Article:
# Electrons close to Fermi-Conductivity

As a student of electrical and computer engineering solid state physics is not my thing so I might have fundamental blanks here and there. I really like this course and I try to gain as much as possible from it.

We've started doing a bit on the Fermi level and band theory. Our teacher stated that for a temperature above 0 Kelvin the Fermi-Dirac distribution is no longer a step function(giving 1 for energies lower than Fermi level and 0 for energies above). Now for a given Temperature T1 we have two energy levels E1 ( below Fermi) and E2 (above Fermi) for which f(E1)=0.1 and f(E2)=0.9.

"Only the electrons occupying energy states between E1 and E2 participate in conductivity" I can't find this anywhere online and I can't understand why the higher value electrons (>E2) can't participate since they have greater energy. I could be using the wrong words on Google of course but I haven't had any luck after quite some time. Does this ring any bells?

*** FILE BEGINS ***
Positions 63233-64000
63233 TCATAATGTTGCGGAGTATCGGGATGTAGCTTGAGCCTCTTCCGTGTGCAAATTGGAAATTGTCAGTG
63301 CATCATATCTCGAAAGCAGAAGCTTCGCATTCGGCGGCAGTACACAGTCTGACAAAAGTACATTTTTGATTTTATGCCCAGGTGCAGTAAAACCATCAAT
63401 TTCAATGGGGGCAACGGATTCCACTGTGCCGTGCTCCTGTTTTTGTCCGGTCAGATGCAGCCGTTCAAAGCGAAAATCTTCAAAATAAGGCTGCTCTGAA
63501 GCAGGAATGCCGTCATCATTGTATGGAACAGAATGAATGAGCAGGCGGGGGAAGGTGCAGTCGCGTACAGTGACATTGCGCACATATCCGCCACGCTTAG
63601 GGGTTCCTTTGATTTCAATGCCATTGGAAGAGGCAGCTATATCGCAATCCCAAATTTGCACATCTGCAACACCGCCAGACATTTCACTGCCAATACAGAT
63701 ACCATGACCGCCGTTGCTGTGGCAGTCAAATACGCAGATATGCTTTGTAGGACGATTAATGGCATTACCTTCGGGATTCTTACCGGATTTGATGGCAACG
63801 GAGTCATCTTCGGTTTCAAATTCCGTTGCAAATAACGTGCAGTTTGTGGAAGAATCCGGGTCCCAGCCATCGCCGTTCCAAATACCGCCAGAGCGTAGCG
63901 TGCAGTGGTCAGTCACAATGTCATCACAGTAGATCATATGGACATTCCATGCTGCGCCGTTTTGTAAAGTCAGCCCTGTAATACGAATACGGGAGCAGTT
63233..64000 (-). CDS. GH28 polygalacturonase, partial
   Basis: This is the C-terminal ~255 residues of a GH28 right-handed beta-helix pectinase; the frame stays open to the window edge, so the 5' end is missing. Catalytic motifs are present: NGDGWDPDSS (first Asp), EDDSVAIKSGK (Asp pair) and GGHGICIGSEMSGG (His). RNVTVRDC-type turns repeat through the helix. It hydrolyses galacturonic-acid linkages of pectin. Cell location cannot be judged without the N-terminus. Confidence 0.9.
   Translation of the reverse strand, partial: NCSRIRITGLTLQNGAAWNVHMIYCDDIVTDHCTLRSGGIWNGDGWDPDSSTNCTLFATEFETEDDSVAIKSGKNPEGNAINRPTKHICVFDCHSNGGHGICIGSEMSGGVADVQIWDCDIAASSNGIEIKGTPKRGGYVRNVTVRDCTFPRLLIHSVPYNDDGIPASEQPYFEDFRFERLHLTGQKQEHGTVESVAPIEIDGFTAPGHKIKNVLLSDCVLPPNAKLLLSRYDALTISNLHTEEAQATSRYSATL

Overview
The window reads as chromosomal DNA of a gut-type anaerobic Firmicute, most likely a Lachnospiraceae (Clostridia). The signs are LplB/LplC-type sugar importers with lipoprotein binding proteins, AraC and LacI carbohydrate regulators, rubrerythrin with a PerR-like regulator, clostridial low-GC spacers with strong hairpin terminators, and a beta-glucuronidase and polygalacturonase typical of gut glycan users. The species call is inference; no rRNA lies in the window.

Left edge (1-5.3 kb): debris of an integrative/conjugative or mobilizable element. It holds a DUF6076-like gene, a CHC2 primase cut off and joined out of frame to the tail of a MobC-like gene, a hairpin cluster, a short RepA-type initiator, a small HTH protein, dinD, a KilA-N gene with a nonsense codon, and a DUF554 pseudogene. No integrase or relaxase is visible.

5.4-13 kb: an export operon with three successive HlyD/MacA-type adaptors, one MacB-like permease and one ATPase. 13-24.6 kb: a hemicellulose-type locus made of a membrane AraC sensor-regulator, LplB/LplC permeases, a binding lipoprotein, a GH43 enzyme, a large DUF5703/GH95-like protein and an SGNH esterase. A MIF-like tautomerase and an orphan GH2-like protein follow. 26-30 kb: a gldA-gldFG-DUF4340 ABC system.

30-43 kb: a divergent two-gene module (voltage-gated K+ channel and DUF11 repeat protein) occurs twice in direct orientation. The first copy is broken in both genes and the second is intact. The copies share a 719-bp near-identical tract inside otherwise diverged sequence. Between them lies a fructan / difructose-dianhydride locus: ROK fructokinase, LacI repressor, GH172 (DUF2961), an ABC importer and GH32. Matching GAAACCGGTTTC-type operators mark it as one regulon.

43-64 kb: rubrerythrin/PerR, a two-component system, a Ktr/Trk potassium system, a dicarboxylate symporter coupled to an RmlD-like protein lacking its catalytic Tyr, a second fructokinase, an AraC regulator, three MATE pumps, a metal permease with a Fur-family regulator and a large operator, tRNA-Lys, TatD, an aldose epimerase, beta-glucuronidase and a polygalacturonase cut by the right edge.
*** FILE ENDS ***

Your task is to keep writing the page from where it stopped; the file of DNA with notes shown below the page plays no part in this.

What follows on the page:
• Generally, yes, only electrons close to the Fermi energy participate in conduction. But, that is a very complex question involving the band structure, density of states, etc. – Jon Custer Nov 21 '17 at 19:09
• It makes sense but why can't electrons of higher energy than E2 participate? – John Katsantas Nov 21 '17 at 19:13
• Well, they do. The comment seems to be poorly worded at best. In general, one should focus on electrons within ~kT of the Fermi surface, but that is because that is about how wide the Fermi function is. – Jon Custer Nov 21 '17 at 19:18